Osteoporosis

Our bones are living tissue that give our body structure, allow us to move and protect our organs. Osteoporosis is a condition where bones become thin and  lose their strength. This can lead to fractures, which cause pain and make everyday activities extremely difficult. After a hip fracture, about one-quarter of people die or never walk again. 

It’s estimated over 200 million women have osteoporosis. That’s more than the combined populations of the Germany, the United Kingdom and France.

Worldwide, one in three women and one in five men over the age of fifty will experience an osteoporotic fracture.

In fact, every three seconds a bone will break, somewhere in the world, because of this disease.

Many people won’t know they have osteoporosis until their first fracture, which is why it’s called the ‘silent disease’. Even after a break, it often goes untreated.

The good news is osteoporosis can be diagnosed and treated and fractures often prevented through healthy lifestyle choices and appropriate medication for those in need.
 

Our Bone Health Advocates

Karen Mok, actress and singer

A lot of women have the misconception that being skinny is beautiful and they go on unnecessary diets and sacrifice their bone health. I think what we should do is actually to eat healthily in order to prevent osteoporosis. I make sure that my family eats properly with a high intake of calcium and vitamin D, which are important in building and maintaining strong bones. Bone Appétit!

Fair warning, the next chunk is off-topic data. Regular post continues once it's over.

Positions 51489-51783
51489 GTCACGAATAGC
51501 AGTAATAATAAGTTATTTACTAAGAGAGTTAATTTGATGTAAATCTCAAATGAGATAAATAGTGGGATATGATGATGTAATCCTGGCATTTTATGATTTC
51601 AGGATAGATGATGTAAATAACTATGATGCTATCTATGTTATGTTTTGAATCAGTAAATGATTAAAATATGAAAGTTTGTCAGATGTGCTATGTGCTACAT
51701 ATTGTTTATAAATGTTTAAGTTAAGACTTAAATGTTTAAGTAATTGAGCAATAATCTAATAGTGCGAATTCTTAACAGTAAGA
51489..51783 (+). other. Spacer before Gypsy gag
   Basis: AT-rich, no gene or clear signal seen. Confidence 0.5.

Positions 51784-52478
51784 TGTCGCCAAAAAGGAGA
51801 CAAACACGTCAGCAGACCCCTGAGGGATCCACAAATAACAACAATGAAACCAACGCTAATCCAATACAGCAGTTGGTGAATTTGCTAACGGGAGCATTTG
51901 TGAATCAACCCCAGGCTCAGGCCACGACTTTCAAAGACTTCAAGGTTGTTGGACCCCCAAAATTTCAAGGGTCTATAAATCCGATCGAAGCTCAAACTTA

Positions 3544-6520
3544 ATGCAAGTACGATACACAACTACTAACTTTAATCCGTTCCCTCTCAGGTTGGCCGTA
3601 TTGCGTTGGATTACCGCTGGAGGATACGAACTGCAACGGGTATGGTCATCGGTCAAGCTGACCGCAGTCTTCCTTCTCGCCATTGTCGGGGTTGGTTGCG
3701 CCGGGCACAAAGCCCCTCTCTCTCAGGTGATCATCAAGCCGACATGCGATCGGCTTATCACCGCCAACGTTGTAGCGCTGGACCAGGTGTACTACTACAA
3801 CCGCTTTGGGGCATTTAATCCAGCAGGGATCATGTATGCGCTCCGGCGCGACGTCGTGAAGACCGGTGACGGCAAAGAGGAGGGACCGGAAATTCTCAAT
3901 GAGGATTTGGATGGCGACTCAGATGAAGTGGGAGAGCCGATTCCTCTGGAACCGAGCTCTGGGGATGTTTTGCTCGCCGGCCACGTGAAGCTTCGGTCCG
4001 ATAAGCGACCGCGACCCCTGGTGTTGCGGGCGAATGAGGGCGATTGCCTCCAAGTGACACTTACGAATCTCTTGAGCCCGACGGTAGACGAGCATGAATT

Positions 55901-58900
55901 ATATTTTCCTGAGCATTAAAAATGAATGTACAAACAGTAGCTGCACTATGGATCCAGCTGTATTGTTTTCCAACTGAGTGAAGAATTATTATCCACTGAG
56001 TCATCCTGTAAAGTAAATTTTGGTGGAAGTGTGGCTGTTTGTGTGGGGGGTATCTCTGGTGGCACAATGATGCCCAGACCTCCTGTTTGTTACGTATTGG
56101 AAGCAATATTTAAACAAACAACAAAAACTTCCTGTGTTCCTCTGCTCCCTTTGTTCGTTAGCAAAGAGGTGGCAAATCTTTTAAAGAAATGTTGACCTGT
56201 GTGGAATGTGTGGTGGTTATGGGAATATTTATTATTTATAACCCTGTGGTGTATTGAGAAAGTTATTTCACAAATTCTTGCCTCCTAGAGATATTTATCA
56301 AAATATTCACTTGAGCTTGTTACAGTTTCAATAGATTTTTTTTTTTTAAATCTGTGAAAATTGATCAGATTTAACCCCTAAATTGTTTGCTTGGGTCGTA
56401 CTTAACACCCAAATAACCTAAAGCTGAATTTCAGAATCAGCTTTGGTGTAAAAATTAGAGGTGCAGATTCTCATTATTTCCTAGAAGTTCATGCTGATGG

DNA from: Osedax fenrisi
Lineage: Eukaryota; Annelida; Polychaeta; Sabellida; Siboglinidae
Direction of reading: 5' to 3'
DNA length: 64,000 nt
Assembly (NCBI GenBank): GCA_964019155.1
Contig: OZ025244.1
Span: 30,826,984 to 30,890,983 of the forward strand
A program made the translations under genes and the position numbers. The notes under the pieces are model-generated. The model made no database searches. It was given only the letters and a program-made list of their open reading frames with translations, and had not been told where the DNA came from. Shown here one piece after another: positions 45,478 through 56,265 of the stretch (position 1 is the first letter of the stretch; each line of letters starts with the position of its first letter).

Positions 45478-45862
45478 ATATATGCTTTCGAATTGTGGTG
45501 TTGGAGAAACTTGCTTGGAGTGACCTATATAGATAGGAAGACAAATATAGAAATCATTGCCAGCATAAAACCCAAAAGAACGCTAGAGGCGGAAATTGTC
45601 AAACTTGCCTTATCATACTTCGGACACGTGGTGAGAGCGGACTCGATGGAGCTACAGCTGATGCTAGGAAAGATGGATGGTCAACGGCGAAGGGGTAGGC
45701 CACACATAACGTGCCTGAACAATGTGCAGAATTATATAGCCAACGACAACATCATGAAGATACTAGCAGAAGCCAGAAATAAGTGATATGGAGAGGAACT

Maureen McTeer, medical law specialist, human rights advocate, author, patron of Osteoporosis Canada. Message on the occasion of the 2nd IOF Women Leaders Roundtable, 2006

As patron of Osteoporosis Canada for many years, I am pleased that we have successfully changed the image of osteoporosis as a disease of elderly women, a group who historically have had neither economic nor political clout –to a disease that can strike us all whether we are men or women, young or old.

John A. Kanis, IOF President

"Osteoporosis is a major public health problem with serious medical and economic impact. While there have been many advances in the management of osteoporosis over the past 10 years, important care gaps still exist."